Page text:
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Bhutto medical report fraught with lacunae: experts

Experts say the medical report of Benazir Bhutto is fraught with lacunae as doctors at the Rawalpindi General Hospital acted "unprofessionally" while writing it.

world Updated: Jan 06, 2008 13:17 IST

The medical report of slain former Pakistani prime minister Benazir Bhutto is fraught with lacunae as doctors at the Rawalpindi General Hospital acted "unprofessionally" while writing it, medico-legal experts say.

"The doctors could have done a much better job by simply sticking to the basics like writing a proper medico-legal report mentioning the precise nature of injuries, description of wounds and kind of weapon (bullet, shrapnel or other possible object)," Dawn newspaper said on Sunday.

"Such a detailed report could have compensated the need for an autopsy which her husband Mr Asif Ali Zardari had refused, leaving the investigators to rely on the inconclusive report prepared by the doctors," it added.

This has given rise to speculation and conspiracy theories about how the Pakistan Peoples Party (PPP) leader actually died, including the "lever theory" propagated by the government that was eventually retracted.

The government has obtained the services of Scotland Yard, "but it is held that their probe would be constrained by the absence of a detailed examination of the former premier's injuries and loss of other vital forensic evidence," Dawn maintained.

"There are reports, albeit unconfirmed, which suggest that certain doctors had been influenced. A senior hospital source said the doctors had been under intense pressure from all sides over the cause of death", the newspaper added.

A senior medico-legal expert, Zaman Niazi, said the medical report contained alarming technical lapses and was "prima facie a case of foul play".

He based his contention on the absence of the casualty medical officer (CMO) from the list of seven doctors who signed the report, released a day after Bhutto's assassination. Ordinarily, the CMO is the initiator of such reports since he is the doctor who receives the patient in the emergency ward and hence is the most competent person to write the report.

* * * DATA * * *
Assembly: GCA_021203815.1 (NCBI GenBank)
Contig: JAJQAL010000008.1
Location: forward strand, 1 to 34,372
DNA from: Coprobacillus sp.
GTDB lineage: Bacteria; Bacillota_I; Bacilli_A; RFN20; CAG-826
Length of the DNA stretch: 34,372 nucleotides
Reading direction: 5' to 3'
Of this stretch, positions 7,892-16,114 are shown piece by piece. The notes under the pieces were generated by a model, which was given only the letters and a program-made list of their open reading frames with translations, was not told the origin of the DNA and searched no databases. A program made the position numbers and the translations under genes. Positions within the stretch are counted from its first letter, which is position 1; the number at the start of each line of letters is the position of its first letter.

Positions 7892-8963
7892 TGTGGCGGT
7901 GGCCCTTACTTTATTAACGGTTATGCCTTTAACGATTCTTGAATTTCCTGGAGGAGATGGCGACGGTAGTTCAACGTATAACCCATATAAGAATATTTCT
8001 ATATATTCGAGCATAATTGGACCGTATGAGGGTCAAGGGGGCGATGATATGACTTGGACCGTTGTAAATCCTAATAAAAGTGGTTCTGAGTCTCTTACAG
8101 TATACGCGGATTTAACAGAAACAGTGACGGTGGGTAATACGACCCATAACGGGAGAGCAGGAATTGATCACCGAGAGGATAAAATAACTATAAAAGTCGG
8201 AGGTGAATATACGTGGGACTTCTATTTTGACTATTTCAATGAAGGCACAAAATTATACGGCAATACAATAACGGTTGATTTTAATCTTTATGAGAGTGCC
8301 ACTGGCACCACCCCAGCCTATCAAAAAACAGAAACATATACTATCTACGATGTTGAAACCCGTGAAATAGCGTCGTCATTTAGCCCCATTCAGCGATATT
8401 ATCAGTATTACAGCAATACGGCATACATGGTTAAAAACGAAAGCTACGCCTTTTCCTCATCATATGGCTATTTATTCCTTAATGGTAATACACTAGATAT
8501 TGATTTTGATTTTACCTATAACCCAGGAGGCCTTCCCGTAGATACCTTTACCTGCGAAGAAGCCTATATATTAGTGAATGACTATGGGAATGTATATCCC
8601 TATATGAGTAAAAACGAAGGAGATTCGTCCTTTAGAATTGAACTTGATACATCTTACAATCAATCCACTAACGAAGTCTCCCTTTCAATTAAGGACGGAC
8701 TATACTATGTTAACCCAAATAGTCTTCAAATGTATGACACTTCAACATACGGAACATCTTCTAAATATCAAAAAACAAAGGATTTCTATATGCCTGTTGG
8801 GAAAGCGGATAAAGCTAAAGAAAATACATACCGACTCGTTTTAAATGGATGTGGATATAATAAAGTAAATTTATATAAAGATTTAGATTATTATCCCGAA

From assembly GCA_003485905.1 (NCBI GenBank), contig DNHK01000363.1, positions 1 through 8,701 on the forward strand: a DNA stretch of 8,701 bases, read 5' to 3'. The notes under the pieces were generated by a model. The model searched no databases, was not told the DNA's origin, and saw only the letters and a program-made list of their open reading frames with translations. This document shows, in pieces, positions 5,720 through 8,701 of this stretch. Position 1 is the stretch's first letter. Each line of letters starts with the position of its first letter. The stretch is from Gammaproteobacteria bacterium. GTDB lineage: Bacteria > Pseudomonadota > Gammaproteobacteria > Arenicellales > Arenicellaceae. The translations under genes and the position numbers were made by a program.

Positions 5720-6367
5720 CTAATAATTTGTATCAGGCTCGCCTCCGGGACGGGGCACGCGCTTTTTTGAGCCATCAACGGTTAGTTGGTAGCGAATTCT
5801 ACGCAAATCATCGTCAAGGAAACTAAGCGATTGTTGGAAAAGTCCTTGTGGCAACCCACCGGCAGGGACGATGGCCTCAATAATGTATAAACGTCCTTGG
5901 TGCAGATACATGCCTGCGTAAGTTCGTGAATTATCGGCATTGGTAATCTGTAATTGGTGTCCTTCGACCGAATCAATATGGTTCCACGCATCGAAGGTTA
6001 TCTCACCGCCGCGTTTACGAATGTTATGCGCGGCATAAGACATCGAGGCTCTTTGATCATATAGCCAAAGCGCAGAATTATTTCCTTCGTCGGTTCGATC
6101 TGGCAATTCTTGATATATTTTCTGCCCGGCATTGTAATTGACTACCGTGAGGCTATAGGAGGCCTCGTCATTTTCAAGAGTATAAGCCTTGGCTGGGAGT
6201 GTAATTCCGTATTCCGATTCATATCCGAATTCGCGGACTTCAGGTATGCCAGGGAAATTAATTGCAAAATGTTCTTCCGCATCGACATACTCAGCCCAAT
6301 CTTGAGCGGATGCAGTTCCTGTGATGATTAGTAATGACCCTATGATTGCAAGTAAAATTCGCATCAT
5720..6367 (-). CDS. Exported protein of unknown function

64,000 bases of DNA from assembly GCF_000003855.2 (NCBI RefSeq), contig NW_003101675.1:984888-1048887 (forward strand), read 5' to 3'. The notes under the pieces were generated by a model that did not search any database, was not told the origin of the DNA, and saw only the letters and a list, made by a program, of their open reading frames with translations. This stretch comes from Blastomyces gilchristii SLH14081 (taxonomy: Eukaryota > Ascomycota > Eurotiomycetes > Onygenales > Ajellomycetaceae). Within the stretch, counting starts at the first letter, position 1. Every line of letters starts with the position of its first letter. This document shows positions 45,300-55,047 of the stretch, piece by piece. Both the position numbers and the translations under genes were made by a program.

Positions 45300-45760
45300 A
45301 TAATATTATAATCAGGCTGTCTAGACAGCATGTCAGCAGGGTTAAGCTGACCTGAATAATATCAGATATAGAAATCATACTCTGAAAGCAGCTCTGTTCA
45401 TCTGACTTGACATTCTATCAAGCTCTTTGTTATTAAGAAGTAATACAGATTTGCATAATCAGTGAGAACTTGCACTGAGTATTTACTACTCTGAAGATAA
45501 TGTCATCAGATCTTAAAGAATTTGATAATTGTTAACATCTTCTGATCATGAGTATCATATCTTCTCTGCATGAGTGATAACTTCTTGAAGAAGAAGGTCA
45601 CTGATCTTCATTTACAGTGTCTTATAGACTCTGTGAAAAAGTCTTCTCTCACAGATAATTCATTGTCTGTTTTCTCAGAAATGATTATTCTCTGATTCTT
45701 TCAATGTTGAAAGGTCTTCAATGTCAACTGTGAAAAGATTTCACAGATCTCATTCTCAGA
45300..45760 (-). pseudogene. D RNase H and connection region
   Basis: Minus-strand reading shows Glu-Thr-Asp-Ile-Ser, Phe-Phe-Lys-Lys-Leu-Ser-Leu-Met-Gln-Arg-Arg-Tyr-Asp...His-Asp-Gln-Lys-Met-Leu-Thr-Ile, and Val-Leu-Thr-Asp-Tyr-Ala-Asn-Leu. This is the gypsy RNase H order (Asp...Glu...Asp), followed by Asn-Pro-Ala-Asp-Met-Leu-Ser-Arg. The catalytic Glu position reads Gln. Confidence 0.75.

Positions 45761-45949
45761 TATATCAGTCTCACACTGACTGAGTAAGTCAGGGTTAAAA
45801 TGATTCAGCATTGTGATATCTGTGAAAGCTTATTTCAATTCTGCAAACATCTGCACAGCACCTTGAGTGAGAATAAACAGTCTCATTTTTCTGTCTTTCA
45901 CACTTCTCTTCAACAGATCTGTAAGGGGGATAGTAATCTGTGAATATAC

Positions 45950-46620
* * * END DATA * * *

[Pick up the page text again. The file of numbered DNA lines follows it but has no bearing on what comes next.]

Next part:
According to Niazi, the description of wounds in the report is also inappropriate.

The standard description of the wounds requires the length, breadth and depth of the injuries to be mentioned. In Bhutto's case, the report just states the wound on the right measured 5x3cm without specifying the parameters and mentioning which ones had been omitted.

Thus, Naizi sees the report as a half-truth and an attempt to conceal the other half.

"Other doctors, seeking anonymity, also criticised the explanation of the position of the wound. The report says it (the wound) was just above the pinna of right ear, whereas medico-legal experts say that the position should have been in relation to some fixed point," Dawn noted.

Mian Rashid, a professor of forensic medicine at the Foundation Medical University and member of the Pakistan Medical and Dental Council, was of the view that the depressed wound to which the report refers to under the section relating to cause of Bhutto's death has been grossly misinterpreted by the doctors.

The doctor, who also specialises in skull injuries, said the wound was in fact the "point of exit" of the bullet, adding: "Since the report says that whitish brain matter was coming out, it can only happen at point of exit."

According to Rashid, the doctors attending on the former prime minister did not mention the point of entry as they skipped the standard procedure for examining such wounds.

He also had reservations about the cause of death mentioned in the report.

Rawalpindi Medical College principal Mussadiq Khan, who led the team of doctors that wrote the report, was contacted a couple of times but did not respond, Dawn said.